The Court finds no basis for requiring that a message group share the same internet domain or wireless carrier or other communications gateway. Although the specification does describe a message group as possibly including a set of user terminals that are "accessible using the same Internet domain name" or alternatively, "accessible by a particular network such as, for example, a particular carrier or wireless telecommunications service provider" (see id. col. 8 11. 1-9), those embodiments are described merely as examples, and not the invention as a whole. Indeed, the specification appears to expressly contemplate the use of different carriers or communication networks within the same message group. Specifically, column 11 of the specification describes an embodiment in which a user "can have multiple devices (i.e., multiple user terminals) each having the capability to receive messages," and further notes that "each user terminal may have e-mail access to the same or different networks." ('428 patent, col. 1111. 5055) (emphasis added) As explained by the inventors, "[t]his diversity provides for redundancy over different carriers and infrastructures to increase the probability of successful delivery of a message to a user." (!d. col. 11 11. 54-57) Thus, where a given user is associated with a particular message group, the specification indicates that the user may own multiple devices to receive messages transmitted via different networks, carriers, and infrastructures, etc., such that the redundant transmission of a message maximizes the chances of successful delivery to that user. Limiting the term "message group" to require the same internet domain, wireless carrier, or other communications gateway, therefore, would improperly exclude this disclosed embodiment.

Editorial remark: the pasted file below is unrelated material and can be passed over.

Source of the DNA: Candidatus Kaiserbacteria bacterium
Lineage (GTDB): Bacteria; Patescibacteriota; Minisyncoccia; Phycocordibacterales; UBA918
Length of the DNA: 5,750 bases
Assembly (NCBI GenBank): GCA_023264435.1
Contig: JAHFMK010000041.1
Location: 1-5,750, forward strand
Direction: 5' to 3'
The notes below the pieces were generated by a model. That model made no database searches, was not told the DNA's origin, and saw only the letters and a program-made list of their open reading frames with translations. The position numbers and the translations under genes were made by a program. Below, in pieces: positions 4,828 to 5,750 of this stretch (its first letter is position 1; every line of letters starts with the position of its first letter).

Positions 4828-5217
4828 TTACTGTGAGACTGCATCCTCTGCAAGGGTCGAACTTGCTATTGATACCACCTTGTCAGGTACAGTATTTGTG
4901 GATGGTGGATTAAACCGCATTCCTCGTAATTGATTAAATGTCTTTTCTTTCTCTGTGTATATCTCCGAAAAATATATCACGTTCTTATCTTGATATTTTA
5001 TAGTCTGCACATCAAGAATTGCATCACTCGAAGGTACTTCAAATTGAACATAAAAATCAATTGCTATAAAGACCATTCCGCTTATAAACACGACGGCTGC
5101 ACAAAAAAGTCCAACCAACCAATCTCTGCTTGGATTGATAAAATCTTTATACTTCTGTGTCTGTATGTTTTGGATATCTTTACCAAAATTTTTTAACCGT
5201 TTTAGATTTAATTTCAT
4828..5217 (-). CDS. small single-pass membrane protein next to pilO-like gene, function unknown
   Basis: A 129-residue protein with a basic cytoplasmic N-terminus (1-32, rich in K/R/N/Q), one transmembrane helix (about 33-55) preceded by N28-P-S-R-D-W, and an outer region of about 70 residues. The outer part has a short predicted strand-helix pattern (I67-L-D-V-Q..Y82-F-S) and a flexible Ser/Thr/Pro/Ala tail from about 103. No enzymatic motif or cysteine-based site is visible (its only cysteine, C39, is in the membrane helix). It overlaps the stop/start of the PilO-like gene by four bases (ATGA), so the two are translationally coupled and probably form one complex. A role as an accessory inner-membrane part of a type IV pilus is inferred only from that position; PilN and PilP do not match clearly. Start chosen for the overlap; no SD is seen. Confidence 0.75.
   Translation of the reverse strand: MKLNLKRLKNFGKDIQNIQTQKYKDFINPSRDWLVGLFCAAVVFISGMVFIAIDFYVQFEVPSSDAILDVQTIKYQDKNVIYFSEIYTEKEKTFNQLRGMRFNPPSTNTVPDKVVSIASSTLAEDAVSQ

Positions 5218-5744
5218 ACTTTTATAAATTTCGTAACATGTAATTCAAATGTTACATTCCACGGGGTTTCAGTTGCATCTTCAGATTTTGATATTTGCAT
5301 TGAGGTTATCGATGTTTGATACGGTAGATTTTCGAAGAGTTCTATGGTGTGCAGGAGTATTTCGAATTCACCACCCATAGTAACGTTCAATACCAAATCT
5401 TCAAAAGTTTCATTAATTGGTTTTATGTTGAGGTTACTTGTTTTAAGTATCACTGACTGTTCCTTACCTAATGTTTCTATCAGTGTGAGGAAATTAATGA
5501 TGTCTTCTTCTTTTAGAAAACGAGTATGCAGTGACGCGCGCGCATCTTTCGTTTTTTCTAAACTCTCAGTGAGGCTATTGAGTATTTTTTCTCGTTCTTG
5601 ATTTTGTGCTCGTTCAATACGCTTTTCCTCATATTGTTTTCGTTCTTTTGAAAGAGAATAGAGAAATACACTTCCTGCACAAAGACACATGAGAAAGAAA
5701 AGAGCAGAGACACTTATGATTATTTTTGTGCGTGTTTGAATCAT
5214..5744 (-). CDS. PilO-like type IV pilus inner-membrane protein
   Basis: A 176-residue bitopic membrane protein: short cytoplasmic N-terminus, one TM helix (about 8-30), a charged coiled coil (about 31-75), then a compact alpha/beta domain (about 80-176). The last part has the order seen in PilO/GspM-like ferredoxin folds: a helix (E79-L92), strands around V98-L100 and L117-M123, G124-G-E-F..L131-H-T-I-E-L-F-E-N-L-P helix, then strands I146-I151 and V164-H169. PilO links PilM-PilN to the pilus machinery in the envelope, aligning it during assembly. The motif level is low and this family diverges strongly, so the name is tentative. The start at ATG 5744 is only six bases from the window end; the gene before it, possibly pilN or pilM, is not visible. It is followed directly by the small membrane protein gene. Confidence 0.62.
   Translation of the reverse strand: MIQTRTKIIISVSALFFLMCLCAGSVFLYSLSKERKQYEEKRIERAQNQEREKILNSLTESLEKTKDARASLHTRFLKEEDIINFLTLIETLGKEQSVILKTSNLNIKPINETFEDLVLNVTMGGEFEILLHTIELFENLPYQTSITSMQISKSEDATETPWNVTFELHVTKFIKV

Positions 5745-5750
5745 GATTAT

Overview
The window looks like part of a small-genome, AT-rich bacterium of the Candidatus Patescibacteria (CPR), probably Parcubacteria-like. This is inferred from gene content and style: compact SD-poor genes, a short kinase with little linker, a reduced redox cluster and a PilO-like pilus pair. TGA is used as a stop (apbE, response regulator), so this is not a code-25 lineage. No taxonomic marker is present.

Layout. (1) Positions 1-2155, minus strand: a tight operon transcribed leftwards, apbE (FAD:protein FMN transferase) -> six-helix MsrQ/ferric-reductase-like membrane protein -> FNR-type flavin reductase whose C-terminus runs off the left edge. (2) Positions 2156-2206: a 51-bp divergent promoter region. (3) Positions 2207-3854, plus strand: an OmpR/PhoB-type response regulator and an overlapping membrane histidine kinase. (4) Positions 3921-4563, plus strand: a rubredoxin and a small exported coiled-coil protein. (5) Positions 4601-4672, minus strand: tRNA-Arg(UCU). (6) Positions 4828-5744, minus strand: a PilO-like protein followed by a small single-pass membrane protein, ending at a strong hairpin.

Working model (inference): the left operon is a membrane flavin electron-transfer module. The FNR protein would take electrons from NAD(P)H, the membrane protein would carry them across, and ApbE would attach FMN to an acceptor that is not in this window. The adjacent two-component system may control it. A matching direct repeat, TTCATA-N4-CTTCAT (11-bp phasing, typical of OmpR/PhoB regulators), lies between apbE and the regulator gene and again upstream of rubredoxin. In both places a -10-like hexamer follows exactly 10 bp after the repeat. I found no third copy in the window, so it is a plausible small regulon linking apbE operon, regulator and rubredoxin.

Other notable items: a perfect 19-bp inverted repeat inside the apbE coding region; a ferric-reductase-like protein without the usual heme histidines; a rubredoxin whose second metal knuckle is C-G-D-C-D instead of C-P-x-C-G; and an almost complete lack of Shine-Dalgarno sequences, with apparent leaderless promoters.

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F.

"alert originator"
1. 2. 3. Plaintiffs Construction: plain and ordinary meaning Defendants' Construction: "source of an alert message" Court's Construction: "source of the first message"

The parties' main dispute concerns whether the word "alert" requires that the claimed invention be limited to the transmission of "emergency" messages, or whether the invention reaches beyond that narrow context. The parties do not otherwise appear to dispute that the alert originator is the origin or source of the first message. The Court agrees with Plaintiff that the claimed invention is not narrowly limited to the emergency context. Although the claimed invention certainly is described as useful in such situations, the specification also describes the invention in broader terms, without referencing emergency situations. (See '428 patent, Abstract; id. col. 3 11. 17-22, col. 411. 17-26) Applications of the claimed invention in the emergency context are described as embodiments. Moreover, although the term "alert" may sometimes imply an emergency, the plain meaning of that term is not so narrowly restricted, as one may be alerted to non-emergency information. Thus, the Court concludes that the alert originator is simply the source of the first message, which may include but is not limited to emergency notifications. See Brookhill-Wilk 1,
LLC v. Intuitive Surgical, Inc., 334 F.3d 1294, 1301 (Fed. Cir. 2003) ("[T]he fact that the

inventor anticipated that the invention may be used in a particular manner does not limit the scope to that narrow context.").

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I i

G.

"reformat"
1. 2. Plaintiffs Construction: plain and ordinary meaning Defendants' Construction: "rearranging the information provided within the first message" Court's Construction: "rearranging the information provided within the first message, which may include arranging differently, parsing, extracting dissecting, and/or stripping"

3.

The parties' sole dispute appears to be whether the term "reformat" is limited to rearranging information, or whether it may also include other operations. Because the specification also describes other operations, such as parsing, extracting, dissecting, and stripping information from the first message (see, e.g., '428 patent, col. 11 ll. 4-8), the Court will include those operations in its construction. This addresses Plaintiffs concerns, and does not appear to be opposed by Defendants. (Tr. at 53-54, 120-22)